Mean Arterial Blood Pressure Treatment for Acute Spinal Cord Injury (MAPS)
|The safety and scientific validity of this study is the responsibility of the study sponsor and investigators. Listing a study does not mean it has been evaluated by the U.S. Federal Government. Know the risks and potential benefits of clinical studies and talk to your health care provider before participating. Read our disclaimer for details.|
|ClinicalTrials.gov Identifier: NCT02232165|
Recruitment Status : Recruiting
First Posted : September 5, 2014
Last Update Posted : November 1, 2017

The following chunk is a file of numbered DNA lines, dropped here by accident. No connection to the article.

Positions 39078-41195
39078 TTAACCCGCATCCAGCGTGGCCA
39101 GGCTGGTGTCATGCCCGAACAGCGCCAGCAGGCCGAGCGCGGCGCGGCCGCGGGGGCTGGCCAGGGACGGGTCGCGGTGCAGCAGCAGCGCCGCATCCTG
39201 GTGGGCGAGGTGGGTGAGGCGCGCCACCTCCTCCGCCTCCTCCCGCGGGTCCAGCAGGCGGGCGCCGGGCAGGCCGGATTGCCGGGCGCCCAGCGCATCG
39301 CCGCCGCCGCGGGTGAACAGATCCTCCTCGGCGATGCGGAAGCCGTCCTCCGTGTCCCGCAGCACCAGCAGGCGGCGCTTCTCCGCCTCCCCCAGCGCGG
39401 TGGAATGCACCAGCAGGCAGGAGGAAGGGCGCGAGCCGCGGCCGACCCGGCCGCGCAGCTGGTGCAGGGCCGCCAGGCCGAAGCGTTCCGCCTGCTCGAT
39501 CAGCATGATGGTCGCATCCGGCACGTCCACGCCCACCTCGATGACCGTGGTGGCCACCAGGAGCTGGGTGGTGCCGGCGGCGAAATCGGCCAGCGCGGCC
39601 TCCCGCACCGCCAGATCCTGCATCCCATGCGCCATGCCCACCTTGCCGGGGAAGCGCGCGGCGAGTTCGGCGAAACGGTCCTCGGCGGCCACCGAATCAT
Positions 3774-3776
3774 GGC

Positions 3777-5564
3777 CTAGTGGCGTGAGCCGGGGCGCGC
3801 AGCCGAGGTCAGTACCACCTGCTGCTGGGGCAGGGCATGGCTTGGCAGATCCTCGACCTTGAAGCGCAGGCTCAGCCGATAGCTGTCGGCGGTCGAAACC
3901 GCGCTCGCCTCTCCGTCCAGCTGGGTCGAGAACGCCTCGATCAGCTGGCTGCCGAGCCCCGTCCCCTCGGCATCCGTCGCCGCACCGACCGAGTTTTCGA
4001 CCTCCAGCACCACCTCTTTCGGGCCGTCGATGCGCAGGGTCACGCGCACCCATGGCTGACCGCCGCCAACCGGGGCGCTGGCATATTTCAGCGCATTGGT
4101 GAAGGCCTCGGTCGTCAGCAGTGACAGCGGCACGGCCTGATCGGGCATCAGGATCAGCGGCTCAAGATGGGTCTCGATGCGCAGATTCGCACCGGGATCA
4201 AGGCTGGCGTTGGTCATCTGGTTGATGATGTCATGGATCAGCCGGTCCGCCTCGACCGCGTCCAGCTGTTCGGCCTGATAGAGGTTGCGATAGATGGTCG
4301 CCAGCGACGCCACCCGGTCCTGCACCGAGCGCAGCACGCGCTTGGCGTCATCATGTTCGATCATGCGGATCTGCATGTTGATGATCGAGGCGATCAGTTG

Current guidelines for the clinical management of acute spinal cord injury (SCI) recommend maintenance of mean arterial blood pressure (MAP) at 85 to 90 mmHg for the first seven days after SCI as a clinical option. Unfortunately, the medical evidence to support this recommendation exists only at the clinical case series level (Class III data). Furthermore, maintenance of sustained systemic hypertension, as per clinical guidelines, may be associated with risks to the patient via adverse medical events. Given this equivocal evidence, the investigators group has questioned the merit of sustained induced hypertension following acute SCI and has previously conducted a randomized, prospective controlled feasibility study to further examine this issue. This prior pilot study randomized patients with acute SCI to a spinal cord perfusion pressure (SCPP = MAP - intrathecal pressure (ITP)) target of ≥ 75 mmHg or to a control group (hypotension avoidance, MAP ≥ 65 mmHg). The primary endpoint measure was defined as the change in American Spinal Injury Association (ASIA) motor score from baseline. No difference in the primary outcome was noted at one-year post-SCI in this study.